If you’ve suffered a pregnancy loss, it is an incredibly distressing time and you will need time to recover. Our guide looks at your rights to time off work for a miscarriage and sick pay entitlements. We’ll also outline the protections given by employment law relating to pregnancy.
Telling Your Employer
Many women will be concerned about letting their employer know they have suffered a miscarriage. You may be worried about facing discrimination if your workplace finds out that you are planning to have a baby.
If you do choose to tell your employer, there are rights and support which should be made available to you.
Taking Time Off After Miscarriage
Time off taken for a miscarriage should be recorded as pregnancy related sickness. As pregnancy is considered a protected characteristic, you should not be treated less favourably as a result of your pregnancy loss.
This means time off work for miscarriage cannot be used as a reason for a disciplinary, redundancy, or refusal of promotion.
If you decide you don’t feel able to let your employer know about your miscarriage, any time off you need to take will be recorded as ordinary sick leave. This means you will not have the same workplace protections as for a pregnancy related absence.
Sick Notes for Miscarriage
For the first 7 days you will be able to self certify your pregnancy related sickness.
After 7 days you will need your GP to provide a sick note for your miscarriage, confirming the reason for sick leave is pregnancy related.
If your pregnancy had not yet been recorded with your GP, they should still be able to help with a sick note. Taking any evidence of your pregnancy with you should help. This could include positive pregnancy tests, or perhaps a cycle tracker on your phone where you have recorded your dates.
How Much Time Can You Take Off After Miscarriage?
After a miscarriage, you can take as much time off as you need to recover.
Some employers mistakenly believe that you can only take two weeks of pregnancy related sickness after a loss. However, this is incorrect. You can take as much time off as is needed, and the entire period should be classed as pregnancy related sick leave.
This means all of the time off is protected under the Equality Act. If you feel your employer is trying to disadvantage you in this situation, you should contact ACAS who will be able to advise you of your rights.
Your Right to Sick Pay
The amount of sick pay you are entitled to get will depend upon your work contract. If your company does not offer sick leave at full pay, you will only be entitled to SSP (Statutory Sick Pay).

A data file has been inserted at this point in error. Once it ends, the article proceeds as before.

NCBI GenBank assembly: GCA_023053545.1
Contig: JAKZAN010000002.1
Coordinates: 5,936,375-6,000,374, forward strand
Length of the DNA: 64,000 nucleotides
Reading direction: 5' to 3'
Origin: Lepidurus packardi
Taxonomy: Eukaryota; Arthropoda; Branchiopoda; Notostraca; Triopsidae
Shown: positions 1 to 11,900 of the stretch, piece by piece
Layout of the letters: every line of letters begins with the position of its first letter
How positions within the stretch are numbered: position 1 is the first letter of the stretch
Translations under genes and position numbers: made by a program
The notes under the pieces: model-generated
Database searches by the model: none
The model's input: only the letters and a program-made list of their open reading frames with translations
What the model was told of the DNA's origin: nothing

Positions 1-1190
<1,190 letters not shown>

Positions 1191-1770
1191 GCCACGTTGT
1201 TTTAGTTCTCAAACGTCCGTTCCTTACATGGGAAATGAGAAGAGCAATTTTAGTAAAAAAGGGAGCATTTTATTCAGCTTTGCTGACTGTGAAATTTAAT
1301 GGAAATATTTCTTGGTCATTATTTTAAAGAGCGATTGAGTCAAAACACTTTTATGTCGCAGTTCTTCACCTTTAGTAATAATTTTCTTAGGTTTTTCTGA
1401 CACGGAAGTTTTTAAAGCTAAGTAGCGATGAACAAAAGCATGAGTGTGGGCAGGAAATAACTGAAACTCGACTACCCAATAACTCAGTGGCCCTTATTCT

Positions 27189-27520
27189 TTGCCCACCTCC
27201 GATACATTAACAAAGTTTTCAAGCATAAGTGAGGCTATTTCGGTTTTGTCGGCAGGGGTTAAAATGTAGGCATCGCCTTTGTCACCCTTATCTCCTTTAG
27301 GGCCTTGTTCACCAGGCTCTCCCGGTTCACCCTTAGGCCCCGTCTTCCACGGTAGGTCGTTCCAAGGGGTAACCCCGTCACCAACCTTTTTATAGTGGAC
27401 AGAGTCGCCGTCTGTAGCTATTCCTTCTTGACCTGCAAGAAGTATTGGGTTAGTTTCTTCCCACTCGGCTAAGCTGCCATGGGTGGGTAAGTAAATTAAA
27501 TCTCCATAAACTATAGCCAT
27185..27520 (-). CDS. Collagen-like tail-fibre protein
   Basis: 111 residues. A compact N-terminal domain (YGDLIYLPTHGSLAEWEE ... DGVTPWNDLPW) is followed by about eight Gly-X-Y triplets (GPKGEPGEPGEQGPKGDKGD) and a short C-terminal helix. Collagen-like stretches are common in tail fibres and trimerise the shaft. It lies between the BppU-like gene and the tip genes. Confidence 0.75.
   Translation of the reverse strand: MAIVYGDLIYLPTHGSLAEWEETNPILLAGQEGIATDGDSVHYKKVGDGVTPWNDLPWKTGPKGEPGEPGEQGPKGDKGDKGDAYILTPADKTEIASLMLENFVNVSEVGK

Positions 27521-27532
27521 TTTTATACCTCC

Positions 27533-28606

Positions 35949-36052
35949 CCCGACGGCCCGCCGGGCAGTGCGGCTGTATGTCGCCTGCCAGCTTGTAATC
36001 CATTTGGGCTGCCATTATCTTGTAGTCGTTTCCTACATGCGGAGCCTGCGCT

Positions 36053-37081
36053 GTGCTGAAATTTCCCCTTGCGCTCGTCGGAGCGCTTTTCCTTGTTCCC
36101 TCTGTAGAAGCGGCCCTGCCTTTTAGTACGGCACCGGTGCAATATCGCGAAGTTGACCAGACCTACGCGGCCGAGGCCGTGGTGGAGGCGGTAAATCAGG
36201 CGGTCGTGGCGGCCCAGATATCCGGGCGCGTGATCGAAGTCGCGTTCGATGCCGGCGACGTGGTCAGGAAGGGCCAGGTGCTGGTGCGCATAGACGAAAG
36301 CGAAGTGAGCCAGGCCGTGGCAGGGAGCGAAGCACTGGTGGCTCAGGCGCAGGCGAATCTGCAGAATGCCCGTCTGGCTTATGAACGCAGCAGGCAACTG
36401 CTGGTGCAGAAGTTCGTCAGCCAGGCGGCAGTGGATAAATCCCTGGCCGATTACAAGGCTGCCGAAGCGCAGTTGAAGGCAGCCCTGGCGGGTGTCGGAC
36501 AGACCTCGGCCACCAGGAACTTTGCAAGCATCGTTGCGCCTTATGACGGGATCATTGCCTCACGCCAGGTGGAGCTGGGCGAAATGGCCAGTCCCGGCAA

Returning to Work After Your Loss
Returning to work after a pregnancy loss is an understandably difficult time. If you are struggling, a phased return to work might help.
A phased return to work means you may work different or reduced hours, or be doing a different range of tasks than normal. Whilst you don’t have an automatic right to a phased return to work, you should be able to request it.
Check your workplace sickness policies to see what your employer normally offers. If no policy exists you should be treated similarly to other staff who have returned to work after sick leave. So if other employees have been offered phased returns to work in the past, you should be offered the same.
Your GP may recommend a phased return to work in your fit note.
Alternatively, you could request flexible working to help ease you back into the workplace. For example, requesting some flexibility to work from home might help your transition.
Confidentiality at Work After Miscarriage
You have the right to medical confidentiality in the workplace. This means that there is no need for your workmates to know the reason for your absence was a miscarriage.
Your manager should talk with you and find out how much you wish your work colleagues to know. Some people find the support of their colleagues helpful, whilst others prefer to keep their miscarriage private.
Time Off if Your Partner has had a Miscarriage
Unfortunately, if your partner has had a miscarriage there is no automatic right to time off work. However, your employer may consider giving compassionate leave to help you through the difficult period after a loss.
Stillbirth After 24 Weeks
If you lose your baby after 24 weeks of pregnancy, you have the right to up to 52 weeks of maternity leave. Your partner will be entitled to 2 weeks paternity leave. In addition to this, you will both be entitled to 2 weeks bereavement leave.
This leave can be taken after maternity / paternity leave, providing extra time to get over your loss.
If you need additional support, contact the Miscarriage Association. Their site has a lot of helpful information and they provide a helpline.